By MICHAEL PERKINS
COLOR PHOTOGRAPHY WAS NOT UNIVERSALLY WELCOMED at its initial introduction, and was even actively avoided for the most part by the likes of Ansel Adams and Edward Weston, who mistrusted the technology of early color reproduction as garish, unnatural. While the amateur world largely lauded color as more “real”, Ansel & co. countered, between clenched teeth, “that ain’t the point”. Their argument: black and white was an artistic interpretation of reality, not a reproduction of it, whereas color was erroneously assumed by the public to be a more accurate record, even though it also suffered from its own biases and excesses. Some of the early masters never really came to be at peace with color, although they shot in it, and did foresee a time when photographers would choose it over b&w not for novelty’s sake, but because of what a particular project demanded.
I sometimes begin planning a shot in color, only to find that it provides too many choices for the eye. That is to say, all tones will register as distinctly different from each other, and this may make for too much information, blocking the clarity of the photo’s design. The result may be beautiful, but it may also diminish the impact of the final picture. In these cases, it’s worthwhile to at least work up a monochrome vision of my shot to see if it communicates more directly.
In a situation like the above pattern of shades and light shafts, color gives you brilliant blues and off-whites for the darks and lights, and a real hodge-podge of hues in all the crannies of the metal grids. However, rather than de-saturate the color to make b&w, I found it better to shoot the master image in black and white, using a red filter and a polarizer to maximize contrast, forcing all the dark and light shades into two hard-line general values. This forces the design to be the primary attention-getter, eliminating the distraction inherent in a full raft of colors. That is, if the deepening composition of gridwork is the main message of the photo, then it makes sense to get the color out of the way of that story and see if it helps.
In the end, Uncle Ansel had it all psyched out:
When I’m ready to make a photograph, I think I quite obviously see in my mind’s eye something that is not literally there in the true meaning of the word. I’m interested in something which is built up from within, rather than just extracted from without.
Yeah, what he said.
By MICHAEL PERKINS
SHOOTING IN BLACK AND WHITE, BEFORE THE DIGITAL ERA, WAS AN ACTIVE, RATHER THAN A PASSIVE CHOICE. You had to decide, before loading your camera, what an entire roll of film would be able to capture in terms of color/no color. There was no way to change your mind until that roll was completed and replaced. As you pre-chose film speed, light sensitivity, or special processing considerations, you also committed, before Frame One, to a single tonal option.
If you are really getting long in the tooth, you can remember when monochrome was the default choice for most of your film shoots. Economy was one factor, and, for certain shooters, including many of the pros, there was a lack of confidence that color films could render nature reliably. Giants like Adams, Edward Weston and others eschewed color throughout most of their careers, since they feared that either garish emulsions or the limits of extant printing processes would betray them in a way that black and white would not. And of course, in a world in which post-processing meant the skillful manipulation of a negative and the mastery of print-making, monochrome was simply an easier beast to tame.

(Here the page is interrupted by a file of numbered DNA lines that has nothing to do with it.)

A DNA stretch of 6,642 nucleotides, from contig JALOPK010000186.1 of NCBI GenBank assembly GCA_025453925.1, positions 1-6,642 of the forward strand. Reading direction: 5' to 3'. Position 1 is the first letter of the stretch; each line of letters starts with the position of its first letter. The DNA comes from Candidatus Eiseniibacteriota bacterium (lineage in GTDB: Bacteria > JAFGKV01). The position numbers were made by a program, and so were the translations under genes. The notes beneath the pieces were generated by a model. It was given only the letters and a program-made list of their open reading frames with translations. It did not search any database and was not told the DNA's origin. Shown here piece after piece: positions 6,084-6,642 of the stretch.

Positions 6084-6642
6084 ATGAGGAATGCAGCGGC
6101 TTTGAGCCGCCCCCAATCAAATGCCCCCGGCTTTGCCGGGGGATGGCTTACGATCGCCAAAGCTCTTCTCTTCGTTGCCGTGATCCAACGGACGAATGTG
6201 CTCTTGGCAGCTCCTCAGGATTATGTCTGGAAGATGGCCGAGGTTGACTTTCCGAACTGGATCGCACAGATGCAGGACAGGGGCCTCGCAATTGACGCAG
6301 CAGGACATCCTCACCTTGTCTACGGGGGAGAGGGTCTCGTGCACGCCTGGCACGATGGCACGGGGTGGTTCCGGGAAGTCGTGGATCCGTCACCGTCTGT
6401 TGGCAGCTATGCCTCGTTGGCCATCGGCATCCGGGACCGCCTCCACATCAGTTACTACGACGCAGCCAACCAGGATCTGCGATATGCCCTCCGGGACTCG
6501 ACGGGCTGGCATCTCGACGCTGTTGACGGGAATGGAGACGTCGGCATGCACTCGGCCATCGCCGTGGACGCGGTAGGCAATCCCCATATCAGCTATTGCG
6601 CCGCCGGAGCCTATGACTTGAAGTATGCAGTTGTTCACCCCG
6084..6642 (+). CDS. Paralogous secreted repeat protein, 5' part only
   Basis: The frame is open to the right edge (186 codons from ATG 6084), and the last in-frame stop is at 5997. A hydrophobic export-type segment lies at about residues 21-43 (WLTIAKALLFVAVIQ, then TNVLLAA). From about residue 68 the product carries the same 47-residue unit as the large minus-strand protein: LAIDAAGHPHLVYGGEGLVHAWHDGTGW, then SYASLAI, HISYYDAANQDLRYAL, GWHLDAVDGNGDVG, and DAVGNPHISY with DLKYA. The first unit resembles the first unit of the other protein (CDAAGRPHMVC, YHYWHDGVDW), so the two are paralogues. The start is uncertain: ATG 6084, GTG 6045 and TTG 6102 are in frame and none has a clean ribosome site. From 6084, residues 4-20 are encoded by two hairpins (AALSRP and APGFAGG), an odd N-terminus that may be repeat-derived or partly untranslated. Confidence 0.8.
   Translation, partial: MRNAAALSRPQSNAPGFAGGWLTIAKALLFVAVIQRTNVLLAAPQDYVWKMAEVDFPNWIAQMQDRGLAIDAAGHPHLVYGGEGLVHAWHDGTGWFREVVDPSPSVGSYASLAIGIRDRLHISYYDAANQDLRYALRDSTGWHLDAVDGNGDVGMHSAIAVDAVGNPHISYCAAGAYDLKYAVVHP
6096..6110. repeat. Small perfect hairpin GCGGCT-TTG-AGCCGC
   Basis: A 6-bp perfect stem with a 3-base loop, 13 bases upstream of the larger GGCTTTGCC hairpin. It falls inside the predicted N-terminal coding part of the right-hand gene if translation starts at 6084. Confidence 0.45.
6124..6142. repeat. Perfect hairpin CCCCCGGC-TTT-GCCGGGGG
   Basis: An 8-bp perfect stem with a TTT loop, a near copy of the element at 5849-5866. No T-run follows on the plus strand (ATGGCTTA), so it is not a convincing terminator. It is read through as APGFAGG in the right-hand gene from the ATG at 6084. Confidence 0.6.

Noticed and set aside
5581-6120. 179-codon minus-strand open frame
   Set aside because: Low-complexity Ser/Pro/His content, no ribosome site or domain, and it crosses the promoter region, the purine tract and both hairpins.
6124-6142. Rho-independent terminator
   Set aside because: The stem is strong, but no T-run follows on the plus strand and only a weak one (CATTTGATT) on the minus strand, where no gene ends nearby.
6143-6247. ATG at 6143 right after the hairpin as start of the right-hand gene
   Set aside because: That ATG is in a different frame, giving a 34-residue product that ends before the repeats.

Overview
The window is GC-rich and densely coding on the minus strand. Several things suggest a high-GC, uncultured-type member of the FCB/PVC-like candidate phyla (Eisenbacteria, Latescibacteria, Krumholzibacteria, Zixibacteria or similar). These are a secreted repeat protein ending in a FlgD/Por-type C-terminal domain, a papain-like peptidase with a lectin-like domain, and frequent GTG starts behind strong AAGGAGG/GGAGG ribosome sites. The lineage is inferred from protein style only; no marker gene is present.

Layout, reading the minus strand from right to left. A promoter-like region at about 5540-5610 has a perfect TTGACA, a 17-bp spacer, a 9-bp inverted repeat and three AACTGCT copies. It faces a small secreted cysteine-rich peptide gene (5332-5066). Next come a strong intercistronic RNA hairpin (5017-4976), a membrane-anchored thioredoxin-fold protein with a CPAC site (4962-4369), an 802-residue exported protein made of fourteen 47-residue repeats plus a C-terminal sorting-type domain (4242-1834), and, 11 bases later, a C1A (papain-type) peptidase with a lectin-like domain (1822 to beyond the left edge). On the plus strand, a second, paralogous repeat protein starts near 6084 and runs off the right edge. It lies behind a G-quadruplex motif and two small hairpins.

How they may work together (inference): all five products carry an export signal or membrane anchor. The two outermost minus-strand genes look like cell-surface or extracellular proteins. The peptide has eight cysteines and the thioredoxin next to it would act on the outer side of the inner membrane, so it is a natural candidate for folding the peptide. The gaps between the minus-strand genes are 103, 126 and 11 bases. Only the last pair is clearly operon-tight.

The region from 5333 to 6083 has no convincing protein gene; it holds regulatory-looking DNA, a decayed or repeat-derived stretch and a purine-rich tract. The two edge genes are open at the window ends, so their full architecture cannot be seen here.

Wow, are we ever in a different place.
Today, we can change our “film speed”, light sensitivity, and every kind of color emphasis frame-by-frame, and for many of us, color is our first choice, with many monochrome images post-processed from shots that were originally multi-hued. Photoshop and countless other programs allow us to have it all, with endless nuanced permutations from a single capture. Black and white is now often an “effect”, an after-thought derived later rather than sooner in our thought process. Oh, look what happens when I push this button. Cool.
Most users’ manuals for today’s cameras, especially DSLRs, actually advise converting color images to b&w in “post” rather than enabling the camera’s picture controls to shoot monochrome in the first place. The prevailing opinion seems to be that results will be better this way, since processing offers finer-tuned controls and choices, but I take issue with that, since I believe that color/no color as a choice is best made ahead of the shutter click, no less than choices about aperture or DOF. You need to be thinking about what black & white can bring to your shot (if anything) as part of your pre-shoot visualization. The tonal story in a picture is simply too important for you not to be planning it beforehand.
The quality of in-camera monochrome modes for both Nikon and Canon are both perfectly adequate to give you a workable image versus converting the shot later with software, and that’s good, because getting the shot right in the moment is better for the result than infinite knob-twiddling after the fact. Monochrome is a tool for telling a story or setting a mood. It makes sense that its use be tied to what you are trying to achieve as you are planning it….not slathering it on later as an oh-this’ll-be-keen novelty. That’s Instagram technique, not photographic technique.
One great habit to retain from the days of film: anticipate your need, and shoot according to that need. Plan ahead. “Fix it in the lab” only works for shots with slight imperfections, frames in which the concept was sound enough to warrant painting away a few flaws. Going to black and white to save an iffy shot is a Hail Mary pass at best.
As as we all know, you don’t always get what you pray for.
That’s the truth. In black and white.
Follow Michael Perkins on Twitter @MPnormaleye.